I was in a series of Qanats in Libya and they are amazing. The ones I was in stretched from the Al Hamra to Tarabulus and you could stroll in them for miles before one ran into a sub t pool . I was always amazed at how accurately they determined the water tables rise and fall so that there was always water available for using shadoofs.
(I was there on a scholar to scholar sponsored by the Soviets in the Reagan years-kinda ironic)
0 Replies
 
Lightwizard
 
  1  
Reply Thu 12 Mar, 2009 07:19 pm
I'd wager it will end up on Discovery Channel's Extreme Engineering.
ossobuco
 
  1  
Reply Thu 12 Mar, 2009 07:29 pm
@Lightwizard,
I'm (finally over media flumes) more interested in sites that will elaborate on this aqueduct and its complexities, and what we can learn.
farmerman
 
  1  
Reply Thu 12 Mar, 2009 08:07 pm
@ossobuco,
Qanats (foggaras) are some of the oldest engineered water carrying structures. They were developed in Saharan areas waaaay before the Romans . The places that they were used were near coastal and sandy inland areas where aquifers are less than 70 to 80 ft deep , so that the vertical shafts could be constructed by normal excavation. They exi st in the area surrounding the Arabian pensinsula in the near inland areas of Iran and down coast to the Afar of Africa. It looks like an idea, Like the atlatl, that spread. rapidly into early civilized areas.
Qanats omly work within certain bounds of saturated media, like sand desert areas where the water table exists in permeable media.
talk72000
 
  1  
Reply Sat 14 Mar, 2009 11:48 pm
@Walter Hinteler,
The lead pipes may be one of the causes for the decline of the Roman Empire thru lead poisoning. Emperor Caligula showed signs of mental problems. All the Roman emperors living in cities with lead pipes don't seem to have it quite in the head.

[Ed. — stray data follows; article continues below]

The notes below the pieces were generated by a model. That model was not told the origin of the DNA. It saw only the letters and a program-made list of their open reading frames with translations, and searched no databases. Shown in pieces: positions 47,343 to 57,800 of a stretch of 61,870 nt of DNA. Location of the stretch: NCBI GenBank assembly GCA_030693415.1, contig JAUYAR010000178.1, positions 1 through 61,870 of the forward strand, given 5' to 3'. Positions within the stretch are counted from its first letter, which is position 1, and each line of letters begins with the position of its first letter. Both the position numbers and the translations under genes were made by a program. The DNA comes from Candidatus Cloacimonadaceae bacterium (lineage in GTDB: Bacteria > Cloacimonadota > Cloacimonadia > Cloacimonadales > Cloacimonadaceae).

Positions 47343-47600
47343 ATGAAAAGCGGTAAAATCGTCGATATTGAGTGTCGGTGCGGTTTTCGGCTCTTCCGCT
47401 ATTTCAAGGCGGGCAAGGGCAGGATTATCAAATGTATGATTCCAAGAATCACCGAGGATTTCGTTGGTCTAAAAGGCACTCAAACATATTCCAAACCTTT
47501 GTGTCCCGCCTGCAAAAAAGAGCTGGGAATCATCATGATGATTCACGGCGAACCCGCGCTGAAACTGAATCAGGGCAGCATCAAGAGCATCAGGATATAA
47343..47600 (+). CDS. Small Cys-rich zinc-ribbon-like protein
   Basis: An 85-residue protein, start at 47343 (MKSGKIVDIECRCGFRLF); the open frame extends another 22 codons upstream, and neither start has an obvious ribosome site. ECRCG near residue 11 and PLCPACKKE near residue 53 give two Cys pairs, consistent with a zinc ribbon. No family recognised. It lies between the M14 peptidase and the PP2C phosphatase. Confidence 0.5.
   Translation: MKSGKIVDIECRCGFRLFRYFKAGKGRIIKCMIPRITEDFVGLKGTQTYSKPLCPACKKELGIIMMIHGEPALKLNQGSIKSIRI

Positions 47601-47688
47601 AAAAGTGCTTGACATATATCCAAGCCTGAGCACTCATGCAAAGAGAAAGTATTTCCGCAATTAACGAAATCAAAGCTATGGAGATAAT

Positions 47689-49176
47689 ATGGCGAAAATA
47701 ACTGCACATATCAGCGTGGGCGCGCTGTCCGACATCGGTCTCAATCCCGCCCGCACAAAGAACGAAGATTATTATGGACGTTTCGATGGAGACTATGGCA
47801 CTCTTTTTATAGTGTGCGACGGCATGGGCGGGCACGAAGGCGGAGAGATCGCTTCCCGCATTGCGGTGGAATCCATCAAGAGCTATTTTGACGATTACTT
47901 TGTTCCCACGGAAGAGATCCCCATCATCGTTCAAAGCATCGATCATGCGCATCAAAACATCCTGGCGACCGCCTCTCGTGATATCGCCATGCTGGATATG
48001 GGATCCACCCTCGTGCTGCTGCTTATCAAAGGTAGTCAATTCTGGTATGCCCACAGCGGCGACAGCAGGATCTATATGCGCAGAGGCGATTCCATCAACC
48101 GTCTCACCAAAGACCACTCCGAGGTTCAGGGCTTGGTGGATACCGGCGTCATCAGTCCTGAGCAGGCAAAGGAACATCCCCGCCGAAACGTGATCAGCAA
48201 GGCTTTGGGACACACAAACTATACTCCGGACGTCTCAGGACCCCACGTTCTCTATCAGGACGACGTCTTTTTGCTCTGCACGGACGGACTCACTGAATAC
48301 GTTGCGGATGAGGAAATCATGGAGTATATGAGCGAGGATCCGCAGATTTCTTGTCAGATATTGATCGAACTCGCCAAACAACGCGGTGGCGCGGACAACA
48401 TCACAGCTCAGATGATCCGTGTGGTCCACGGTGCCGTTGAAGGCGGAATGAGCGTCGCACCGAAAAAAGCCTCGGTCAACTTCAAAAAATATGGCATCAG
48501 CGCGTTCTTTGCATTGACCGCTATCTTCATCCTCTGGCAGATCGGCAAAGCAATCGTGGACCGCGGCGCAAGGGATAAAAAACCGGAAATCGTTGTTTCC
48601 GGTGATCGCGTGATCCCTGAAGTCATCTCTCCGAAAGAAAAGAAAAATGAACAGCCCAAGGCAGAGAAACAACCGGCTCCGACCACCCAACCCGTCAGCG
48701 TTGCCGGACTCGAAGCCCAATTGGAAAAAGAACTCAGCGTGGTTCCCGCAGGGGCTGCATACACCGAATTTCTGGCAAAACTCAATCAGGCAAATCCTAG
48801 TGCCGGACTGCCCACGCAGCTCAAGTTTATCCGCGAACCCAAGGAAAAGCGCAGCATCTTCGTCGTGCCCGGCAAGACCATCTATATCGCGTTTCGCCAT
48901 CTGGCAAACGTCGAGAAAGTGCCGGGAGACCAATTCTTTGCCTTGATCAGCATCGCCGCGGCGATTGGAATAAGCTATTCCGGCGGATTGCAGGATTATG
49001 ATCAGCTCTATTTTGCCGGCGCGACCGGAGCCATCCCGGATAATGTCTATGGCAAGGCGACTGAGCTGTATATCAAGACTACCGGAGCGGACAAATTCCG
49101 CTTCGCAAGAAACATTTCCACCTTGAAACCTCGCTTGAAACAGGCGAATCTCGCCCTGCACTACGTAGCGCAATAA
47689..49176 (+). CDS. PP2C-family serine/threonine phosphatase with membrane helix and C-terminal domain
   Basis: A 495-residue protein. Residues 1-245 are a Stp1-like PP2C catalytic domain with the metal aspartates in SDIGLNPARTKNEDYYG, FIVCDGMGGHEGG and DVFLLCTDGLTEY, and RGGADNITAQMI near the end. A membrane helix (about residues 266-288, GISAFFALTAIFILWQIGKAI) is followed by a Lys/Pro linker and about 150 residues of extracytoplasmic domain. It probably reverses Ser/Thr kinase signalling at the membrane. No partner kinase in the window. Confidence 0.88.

0 Replies
 
ossobuco
 
  1  
Reply Sun 15 Mar, 2009 12:13 am
@farmerman,
Listens to Farmer..
solipsister
 
  1  
Reply Sun 15 Mar, 2009 04:57 am
@ossobuco,
i love a long pipe , i'm as mad as a hatter for roman aqueduct builders

and it kept the soldiers occupied with thirsty work in the territory

of course archimedes screwed up
0 Replies
 
farmerman
 
  1  
Reply Sun 15 Mar, 2009 06:20 am
Heres a transposed web site into Wikipedia about qanats in Libya (where I saw them). They have so much tech built in that Im mmore impressed with qanats than I am with the pryamids. Digging the qanat shafts started as the foggara tunnels in Morocco and the technique of adding the "addits" was from the Saharan areas that surrounded Egypt. WHY? cause Egypt had this bigass river and they invented the shadoof so they really didnt need qanats as a solution to the no water problem. They merely just clustered around the river.


0 Replies
 
talk72000
 
  1  
Reply Sun 15 Mar, 2009 04:46 pm
@Walter Hinteler,
Greeks were in control of Syria and as the article says Greek letters were found. However, it must have been the Byzantium Empire that built it as they used Greek although it was the Eastern Half of the Roman Empire.